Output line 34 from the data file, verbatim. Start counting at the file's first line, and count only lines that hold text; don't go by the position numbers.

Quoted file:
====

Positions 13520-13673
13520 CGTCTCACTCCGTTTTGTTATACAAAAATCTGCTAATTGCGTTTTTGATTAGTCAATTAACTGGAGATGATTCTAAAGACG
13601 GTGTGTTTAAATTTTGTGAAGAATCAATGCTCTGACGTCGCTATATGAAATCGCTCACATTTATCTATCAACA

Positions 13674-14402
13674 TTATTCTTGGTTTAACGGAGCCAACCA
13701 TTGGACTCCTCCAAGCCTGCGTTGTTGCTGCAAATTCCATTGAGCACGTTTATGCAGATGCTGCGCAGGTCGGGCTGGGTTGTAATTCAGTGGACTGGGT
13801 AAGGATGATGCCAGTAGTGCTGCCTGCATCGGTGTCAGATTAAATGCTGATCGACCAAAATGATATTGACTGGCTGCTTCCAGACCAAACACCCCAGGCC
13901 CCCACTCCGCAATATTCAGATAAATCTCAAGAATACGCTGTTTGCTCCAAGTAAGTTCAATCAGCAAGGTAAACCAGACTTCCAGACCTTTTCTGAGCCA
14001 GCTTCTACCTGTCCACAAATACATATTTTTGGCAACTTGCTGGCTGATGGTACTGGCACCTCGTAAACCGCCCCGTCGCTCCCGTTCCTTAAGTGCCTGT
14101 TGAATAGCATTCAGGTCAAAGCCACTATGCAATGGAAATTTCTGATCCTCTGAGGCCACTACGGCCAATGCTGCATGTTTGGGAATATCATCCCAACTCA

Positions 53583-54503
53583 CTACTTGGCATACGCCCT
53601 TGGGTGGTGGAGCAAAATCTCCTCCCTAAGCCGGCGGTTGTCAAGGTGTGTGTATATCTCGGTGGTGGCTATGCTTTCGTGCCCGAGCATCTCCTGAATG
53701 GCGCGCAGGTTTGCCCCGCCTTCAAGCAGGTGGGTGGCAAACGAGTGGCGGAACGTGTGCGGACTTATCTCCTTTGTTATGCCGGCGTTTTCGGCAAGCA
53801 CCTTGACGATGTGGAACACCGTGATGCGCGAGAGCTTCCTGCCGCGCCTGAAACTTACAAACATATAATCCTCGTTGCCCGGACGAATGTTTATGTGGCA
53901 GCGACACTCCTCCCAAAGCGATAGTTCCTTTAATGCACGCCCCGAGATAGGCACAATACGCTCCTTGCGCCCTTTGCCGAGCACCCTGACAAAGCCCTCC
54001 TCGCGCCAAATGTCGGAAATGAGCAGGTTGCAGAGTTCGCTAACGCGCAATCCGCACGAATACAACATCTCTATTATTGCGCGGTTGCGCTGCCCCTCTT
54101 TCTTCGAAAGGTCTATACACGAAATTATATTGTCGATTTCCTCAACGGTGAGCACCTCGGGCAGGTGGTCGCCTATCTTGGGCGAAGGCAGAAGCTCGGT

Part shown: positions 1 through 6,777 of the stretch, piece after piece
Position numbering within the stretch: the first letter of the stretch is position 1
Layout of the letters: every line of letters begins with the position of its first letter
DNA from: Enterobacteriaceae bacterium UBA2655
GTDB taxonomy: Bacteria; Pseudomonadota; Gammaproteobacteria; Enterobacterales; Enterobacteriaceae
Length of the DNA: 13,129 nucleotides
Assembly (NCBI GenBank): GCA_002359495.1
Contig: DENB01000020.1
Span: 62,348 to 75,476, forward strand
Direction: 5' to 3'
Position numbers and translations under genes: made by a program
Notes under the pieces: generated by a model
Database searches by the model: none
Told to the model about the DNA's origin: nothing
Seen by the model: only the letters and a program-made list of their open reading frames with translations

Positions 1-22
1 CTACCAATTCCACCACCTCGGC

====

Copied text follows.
Positions 1-22